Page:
University of Auckland

As with every year, HERA was at the University of Auckland School of Engineering prize-giving for the best final year projects. This year’s project which caught the eye of our Industry Development General Manager Nick Inskip was by Matthew Battley and Evan Simmers. Their project focused on the design, testing and analysis of a light-weight CubeSat deployer for use in Rocket Lab’s Electron launch vehicle.

Given the rapidly expanding market for CubeSat technologies, there is an increasing need for CubeSat launch opportunities in order to keep up with the demand. In order to provide such launch opportunities, Rocket Lab required a lightweight CubeSat deployer capable of containing over 40 CubeSats in a single launch.

By removing the need for traditionally bulky CubeSat adapters, relaxing blast-shielding constraints and considering requirements from both Rocket Lab and standard CubeSat documentation, a conceptual CubeSat wafer design was developed and initial mass reduction analysis carried out to decrease the 3U CubeSat to deployer mass ratio of the full deployer to 20%. In order to more efficiently develop the subsystems and test the operation of deployment, a 3U CubeSat deployer was designed in detail and manufactured on-site at Rocket Lab.

Deployment, vibration and thermal testing on this 3U prototype provided promising results, with 100% reliability in deployment and a consistent exit velocity of 1.1m/s. The prototype further withstood vibrational and thermal environments worse than those expected in the Rocket Lab’s Electron launch platform.

Integrating the lessons learnt from the manufacture and testing of the prototype and scaling up the design of the 3U module to include 14 of such units allowed for detailed design of the full 42U deployer system to be carried out. The final result was a deployer 13% lighter than the lightest existing Cubesat deployer, and 1/5th the mass ratio of the industry standard P-POD deployer.

Careful design for manufacture techniques were considered over the course of the design to ensure efficient and low cost manufacture as Rocket Lab aims for weekly launches in the future.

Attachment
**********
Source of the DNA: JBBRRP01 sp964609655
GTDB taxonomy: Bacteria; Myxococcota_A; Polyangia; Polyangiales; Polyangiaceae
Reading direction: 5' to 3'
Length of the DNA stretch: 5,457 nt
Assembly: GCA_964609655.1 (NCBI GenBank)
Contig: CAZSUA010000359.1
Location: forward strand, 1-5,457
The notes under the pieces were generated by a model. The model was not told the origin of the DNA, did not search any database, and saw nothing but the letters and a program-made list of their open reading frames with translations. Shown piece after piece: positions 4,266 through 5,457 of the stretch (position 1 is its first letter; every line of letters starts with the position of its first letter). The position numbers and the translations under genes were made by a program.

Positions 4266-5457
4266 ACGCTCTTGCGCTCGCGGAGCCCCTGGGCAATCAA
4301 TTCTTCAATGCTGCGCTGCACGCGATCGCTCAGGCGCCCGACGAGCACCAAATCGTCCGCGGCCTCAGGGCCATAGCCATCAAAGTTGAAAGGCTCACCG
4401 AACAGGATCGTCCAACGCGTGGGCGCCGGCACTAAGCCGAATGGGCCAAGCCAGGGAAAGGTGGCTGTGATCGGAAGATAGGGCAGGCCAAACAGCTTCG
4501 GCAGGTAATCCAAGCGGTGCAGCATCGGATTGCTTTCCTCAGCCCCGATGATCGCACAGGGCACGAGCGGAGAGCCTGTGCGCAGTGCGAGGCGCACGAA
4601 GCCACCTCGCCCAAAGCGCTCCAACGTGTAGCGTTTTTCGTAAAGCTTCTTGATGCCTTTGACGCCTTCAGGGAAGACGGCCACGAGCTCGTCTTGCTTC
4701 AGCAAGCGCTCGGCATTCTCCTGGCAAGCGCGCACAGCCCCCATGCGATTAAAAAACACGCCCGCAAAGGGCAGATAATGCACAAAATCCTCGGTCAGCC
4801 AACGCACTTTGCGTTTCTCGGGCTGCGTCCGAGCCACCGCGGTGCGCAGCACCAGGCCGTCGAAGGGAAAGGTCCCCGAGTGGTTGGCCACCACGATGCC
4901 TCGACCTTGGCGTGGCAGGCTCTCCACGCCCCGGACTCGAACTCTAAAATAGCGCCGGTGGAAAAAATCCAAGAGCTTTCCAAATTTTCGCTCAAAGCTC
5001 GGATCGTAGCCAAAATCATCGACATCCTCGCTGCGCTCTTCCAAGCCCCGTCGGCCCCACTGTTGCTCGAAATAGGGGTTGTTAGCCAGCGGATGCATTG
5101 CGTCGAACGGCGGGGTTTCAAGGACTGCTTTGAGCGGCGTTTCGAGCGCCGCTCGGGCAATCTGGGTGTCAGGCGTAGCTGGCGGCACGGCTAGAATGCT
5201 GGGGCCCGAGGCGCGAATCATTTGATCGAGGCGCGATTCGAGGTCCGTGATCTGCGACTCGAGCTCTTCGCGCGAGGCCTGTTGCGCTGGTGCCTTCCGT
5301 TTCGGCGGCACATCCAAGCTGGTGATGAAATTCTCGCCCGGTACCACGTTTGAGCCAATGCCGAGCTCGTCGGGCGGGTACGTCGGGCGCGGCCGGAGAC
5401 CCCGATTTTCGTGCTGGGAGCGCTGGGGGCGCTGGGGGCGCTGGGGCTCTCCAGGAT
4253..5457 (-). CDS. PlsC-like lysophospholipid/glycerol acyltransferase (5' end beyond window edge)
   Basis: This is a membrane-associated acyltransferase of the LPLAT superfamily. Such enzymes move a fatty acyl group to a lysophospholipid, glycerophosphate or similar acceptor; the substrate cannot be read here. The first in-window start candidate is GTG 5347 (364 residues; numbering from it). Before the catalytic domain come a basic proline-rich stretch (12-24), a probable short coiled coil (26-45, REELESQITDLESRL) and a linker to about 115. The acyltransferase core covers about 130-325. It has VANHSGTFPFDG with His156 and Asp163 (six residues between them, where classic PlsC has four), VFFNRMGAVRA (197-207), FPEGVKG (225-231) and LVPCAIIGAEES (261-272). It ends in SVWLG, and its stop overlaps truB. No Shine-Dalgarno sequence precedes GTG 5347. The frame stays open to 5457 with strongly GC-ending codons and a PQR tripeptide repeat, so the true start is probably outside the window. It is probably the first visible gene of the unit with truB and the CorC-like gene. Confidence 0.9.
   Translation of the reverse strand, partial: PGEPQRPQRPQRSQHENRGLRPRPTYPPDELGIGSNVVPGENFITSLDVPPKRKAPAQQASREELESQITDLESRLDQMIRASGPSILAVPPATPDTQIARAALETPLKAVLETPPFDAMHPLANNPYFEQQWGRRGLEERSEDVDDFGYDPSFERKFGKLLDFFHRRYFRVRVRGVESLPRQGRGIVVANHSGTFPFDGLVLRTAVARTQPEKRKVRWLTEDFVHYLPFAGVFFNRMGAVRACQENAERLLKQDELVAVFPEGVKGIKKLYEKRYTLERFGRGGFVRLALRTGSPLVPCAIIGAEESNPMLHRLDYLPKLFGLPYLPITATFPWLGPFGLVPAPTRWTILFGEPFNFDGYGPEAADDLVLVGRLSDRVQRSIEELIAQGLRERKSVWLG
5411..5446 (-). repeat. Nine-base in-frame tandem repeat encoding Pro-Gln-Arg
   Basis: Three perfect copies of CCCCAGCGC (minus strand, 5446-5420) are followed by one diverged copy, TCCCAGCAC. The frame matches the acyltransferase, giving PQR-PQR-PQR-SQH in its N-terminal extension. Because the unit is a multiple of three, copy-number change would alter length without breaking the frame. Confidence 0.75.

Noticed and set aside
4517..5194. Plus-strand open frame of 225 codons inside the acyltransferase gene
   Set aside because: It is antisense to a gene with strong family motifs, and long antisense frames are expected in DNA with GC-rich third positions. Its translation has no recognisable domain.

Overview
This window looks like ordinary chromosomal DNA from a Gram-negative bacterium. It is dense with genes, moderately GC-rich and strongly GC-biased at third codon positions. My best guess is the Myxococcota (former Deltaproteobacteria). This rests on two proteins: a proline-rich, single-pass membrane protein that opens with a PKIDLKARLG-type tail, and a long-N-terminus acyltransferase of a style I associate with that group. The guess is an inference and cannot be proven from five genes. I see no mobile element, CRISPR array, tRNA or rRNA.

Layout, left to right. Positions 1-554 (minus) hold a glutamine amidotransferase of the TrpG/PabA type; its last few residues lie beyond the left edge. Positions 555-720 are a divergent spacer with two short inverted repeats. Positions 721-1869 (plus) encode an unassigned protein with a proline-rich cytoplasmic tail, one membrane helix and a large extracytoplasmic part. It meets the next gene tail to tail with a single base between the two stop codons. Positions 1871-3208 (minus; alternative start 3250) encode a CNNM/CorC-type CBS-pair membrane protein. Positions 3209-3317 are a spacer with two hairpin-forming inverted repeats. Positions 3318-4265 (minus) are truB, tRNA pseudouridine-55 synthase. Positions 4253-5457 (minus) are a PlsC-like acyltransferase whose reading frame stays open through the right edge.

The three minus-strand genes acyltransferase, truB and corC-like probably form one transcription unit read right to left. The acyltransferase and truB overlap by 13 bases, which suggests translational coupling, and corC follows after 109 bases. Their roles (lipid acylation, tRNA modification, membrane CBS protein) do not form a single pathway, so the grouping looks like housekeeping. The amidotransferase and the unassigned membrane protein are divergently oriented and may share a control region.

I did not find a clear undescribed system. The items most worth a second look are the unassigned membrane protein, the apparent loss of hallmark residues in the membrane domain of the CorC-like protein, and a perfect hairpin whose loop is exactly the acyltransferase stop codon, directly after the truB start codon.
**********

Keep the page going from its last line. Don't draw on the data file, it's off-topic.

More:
From left: University of Auckland Students Matthew Battley and Evan Simmers infront of their project focused on the design, testing and anlaysis of a light-weight CubeSat deployer for Rocket Lab.
From left: Auckland University of Auckland Professor Thomas Neizert, HERA General Manager Welding Centre Dr Michail Karpenko and Best Final Year Project in Mechancial Engineering Recipient Craig Fernandes.

Auckland University of Technology

It was a pleasure to award the best final year project in Mechanical Engineering (Hons) to Craig Fernandes for his work on Steam Turbine Optimization at the Auckland University of Technology’s engineering awards ceremony.

Craig’s project was quite challenging as it involved an entire Energy Centre. Most students undertake a research project focused on one component such as an engine or bearing and investigate some characteristics. He was really interested in doing an industrial project with a company focused on Energy and Thermodynamics, a passion of Craig’s.

Craig had worked with Fonterra previously and they were happy to assign a project at their Waitoa Plant (2.5 hours drive from Auckland). This project involved the optimization of the AEG KANIS 10 stage back pressure turbine to improve its output rating, which in turn increased savings.

It was very important to first understand the system as much as possible before drawing up any conclusions and conceptual designs. Half of his time was spent analysing each component of the energy centre and understanding its purpose such as reducing pressure or to accommodate excess steam. After developing several ideas, Craig arrived at a solution known as ‘V6’.

This design incorporates a flexible Mechanical and Software optimization process that in theory would save Fonterra millions. I completed a real-time data simulation to validate my design as if the design were to be implemented from 2014 – 2015. He also accounted for isentropic efficiencies, pressure drops, heat transfer and head losses. The result was more than anticipated with a gross savings of NZ$ 1.45m – 2.9m.

Craig also then worked with two turbine specialists in the US and NZ to gain a total system integration quote on the design. The payback period was little over a year! This result was very pleasing as it meant the project could actually become a reality.

The V6 design had flexibility to Fonterra’ future products as it offered a dual LP & IP stream to run to all products. The software optimization on the other hand can be taken to any similar plant in the world to optimize steam through the turbine while delivering the same amount of steam to products.
Craig’s mechanical and software optimization process increased the performance rating to 5.2 MW on average with some values higher than the amount of energy being taken off the national power grid meaning Fonterra would be producing its own energy at times.

On the whole, the project was very challenging but rewarding and working with Fonterra and other companies has given Craig sound knowledge and insight into project design and management. Craig will graduate this December at AUT and HERA look forwards to a bright career ahead for him.